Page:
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Re: [groff] [PATCH] Avoid Perl's unsafe "<>" operator

From: Colin Watson
Subject: Re: [groff] [PATCH] Avoid Perl's unsafe "<>" operator
Date: Sun, 3 Mar 2019 12:02:31 +0000
User-agent: NeoMutt/20170113 (1.7.2)

Thanks for the review.

On Fri, Mar 01, 2019 at 04:41:36PM +0000, Deri wrote:
> On Thursday, 28 February 2019 19:42:45 GMT Colin Watson wrote:
> > On Thu, Jan 24, 2019 at 02:34:35PM +0000, Colin Watson wrote:
> > > The "<>" operator is implemented using the two-argument form of "open",
> > > which interprets magic such as pipe characters, allowing execution of
> > > arbitrary commands which is unlikely to be expected.  Perl >= 5.22 has a
> > > "<<>>" operator which avoids this, but also forbids the use of "-" to
> > > mean the standard input, which is a facility that the affected groff
> > > programs document.
> > 
> > [...]
> > 
> > Has anyone had a chance to review this patch (also in
> >, after Deri's suggestion)?  Should
> > I just go ahead and commit it?
> > 
> > I'm going to upload this patch to Debian unstable shortly in the cause
> > of getting release-critical bug fixes in ahead of our upcoming full
> > freeze, but it would be better to get it into upstream as well.
> Hi Colin,
> There appear to be a lot of extra changes in the patch which are not to do 
> with what we are trying to fix.

No, despite appearances there are no unrelated changes here.  I
explained what's going on in detail in the patch's commit message:
because my change involves introducing an extra level of indentation, it
looks like there's a lot going on when you look at the raw patch, but
the commit message explains the actual effective changes, and if you
apply it to a local branch and use something like "git show -b" you
should see something that's easier to review.

> There may also be a problem with the gropdf patch. One aspect of using "<>" 
> is 
> that if there are multiple files on the command line an eof is not signalled 
> between the files, i.e. after reading the last line of the first file the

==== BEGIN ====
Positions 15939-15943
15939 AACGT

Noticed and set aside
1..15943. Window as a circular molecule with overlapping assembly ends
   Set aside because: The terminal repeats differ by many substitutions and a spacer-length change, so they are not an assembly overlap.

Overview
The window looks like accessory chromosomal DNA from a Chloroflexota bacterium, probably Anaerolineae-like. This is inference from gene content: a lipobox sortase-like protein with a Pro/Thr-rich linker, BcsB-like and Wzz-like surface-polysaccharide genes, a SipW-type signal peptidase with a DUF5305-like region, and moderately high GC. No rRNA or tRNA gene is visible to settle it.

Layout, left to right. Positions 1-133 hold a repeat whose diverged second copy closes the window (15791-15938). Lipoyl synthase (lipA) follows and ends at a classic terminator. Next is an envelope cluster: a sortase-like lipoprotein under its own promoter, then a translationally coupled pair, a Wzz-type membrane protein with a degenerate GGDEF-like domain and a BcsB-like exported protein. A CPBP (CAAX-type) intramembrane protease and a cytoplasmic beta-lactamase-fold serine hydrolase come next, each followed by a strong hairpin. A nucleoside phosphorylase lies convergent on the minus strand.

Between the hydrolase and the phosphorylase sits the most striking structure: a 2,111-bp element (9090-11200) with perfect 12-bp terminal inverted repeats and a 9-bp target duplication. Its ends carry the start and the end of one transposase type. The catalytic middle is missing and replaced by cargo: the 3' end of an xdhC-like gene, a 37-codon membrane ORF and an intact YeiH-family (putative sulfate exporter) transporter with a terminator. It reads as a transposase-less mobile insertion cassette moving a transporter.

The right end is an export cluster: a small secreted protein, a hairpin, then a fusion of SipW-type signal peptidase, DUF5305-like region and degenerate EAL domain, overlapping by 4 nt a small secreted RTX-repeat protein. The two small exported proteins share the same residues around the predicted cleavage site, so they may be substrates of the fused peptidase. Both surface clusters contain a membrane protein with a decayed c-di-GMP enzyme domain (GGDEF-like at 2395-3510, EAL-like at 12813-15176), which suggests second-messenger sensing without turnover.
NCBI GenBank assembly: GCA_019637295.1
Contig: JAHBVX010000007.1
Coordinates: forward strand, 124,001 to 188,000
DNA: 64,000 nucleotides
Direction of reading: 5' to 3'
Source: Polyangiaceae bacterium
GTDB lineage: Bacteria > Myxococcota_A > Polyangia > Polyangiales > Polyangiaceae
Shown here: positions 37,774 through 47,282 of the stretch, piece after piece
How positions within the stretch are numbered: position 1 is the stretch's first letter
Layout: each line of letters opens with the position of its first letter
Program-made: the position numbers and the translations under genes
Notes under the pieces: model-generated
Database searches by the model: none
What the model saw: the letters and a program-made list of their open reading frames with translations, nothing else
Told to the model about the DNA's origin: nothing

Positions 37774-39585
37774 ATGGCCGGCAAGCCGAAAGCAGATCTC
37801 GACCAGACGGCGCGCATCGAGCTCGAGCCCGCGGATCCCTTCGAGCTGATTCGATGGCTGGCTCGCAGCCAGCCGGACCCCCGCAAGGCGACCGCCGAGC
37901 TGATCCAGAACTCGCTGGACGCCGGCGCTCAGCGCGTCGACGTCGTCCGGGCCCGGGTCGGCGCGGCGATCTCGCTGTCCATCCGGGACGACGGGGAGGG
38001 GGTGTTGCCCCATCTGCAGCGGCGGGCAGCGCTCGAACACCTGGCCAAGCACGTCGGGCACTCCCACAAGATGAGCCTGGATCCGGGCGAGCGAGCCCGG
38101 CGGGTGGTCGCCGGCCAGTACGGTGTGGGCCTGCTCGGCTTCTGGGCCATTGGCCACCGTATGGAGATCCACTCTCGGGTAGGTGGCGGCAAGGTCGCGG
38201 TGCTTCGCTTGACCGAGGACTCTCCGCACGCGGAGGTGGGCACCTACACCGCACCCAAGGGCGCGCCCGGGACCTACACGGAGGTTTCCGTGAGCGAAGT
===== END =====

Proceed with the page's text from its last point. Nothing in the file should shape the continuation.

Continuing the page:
> next 
> read will be the first line of the next file. This may not have an impact but 
> the read in the LoadAhead subroutine may be done on a file which is at eof, 
> rather than the first line of the next file. I admit this may not cause an 
> issue in normal operation but is a change in behaviour.

Hm, OK.  Could you suggest some example input that I can use to provoke
this?  gropdf is the only groff program that splits up the input reading
in such a way as to have this kind of problem, but I'd be happy to try
to work out a fix given a test case.

> I prefer the first solution you suggested, upon which my code was based, 
> because there will be no change of behaviour. I have been unable to find a 
> way 
> of defeating this protection method to make "<>" safe. Do you know of a way 
> to 
> circumvent it?

I don't have a specific way to circumvent it, and it may well be correct
in most cases.  It's true that it's an easier change.  However, I think
the phrasing of your question puts the burden of proof in the wrong
place.  The problem at hand is that argument handling is more magical
than expected.  Can you *prove* (not just by absence of evidence) that
the approach of pre-escaping @ARGV effectively disables the dangerous
parts of <>'s magic in the fact of arbitrary malicious arguments,
ensuring that each argument is only ever interpreted as a file of the
exact same name, or standard input in the case of "-"?  Is such a proof
likely to be robust against future innocent changes to the code by
people who don't remember this thread?  Perl's "open" documentation even
notes for the "< $file\0" trick that "this may not work on some bizarre
filesystems", which suggests to me that such a robust proof isn't

What we have here is a particularly magical (in the sense often used by
the Perl documentation) language facility with an assortment of special
behaviours, and we're trying to come up with ways to add extra
characters to its input that suppress that magic.  I argue that - if
we're trying to construct a secure system, which I hope we are - this is
fundamentally the wrong approach.  It's instead much better to use
language facilities that don't have these magical behaviours in the
first place.  This is true even if it takes a little extra effort to
come up with something that exactly matches the subset of the magical
behaviours that we actually want, because then at least our uses of
those behaviours will be explicit and we'll be able to understand them.

An analogy: by now it's fairly well-understood that Perl programmers
should avoid "system $string" (which passes $string to "sh -c") and
prefer "system @list" (which doesn't).  The argument is the same: to
make "system $string" safe, you have to make sure that you've escaped
all the things that the shell is going to unescape.  Of course it's
possible to do this, and I've done that sort of thing myself when the
situation called for it, but it's always better not to have to do that
extra layer of escaping in the first place, because it's error-prone and
it's hard to prove that you got it right.

Colin Watson                                       address@hidden

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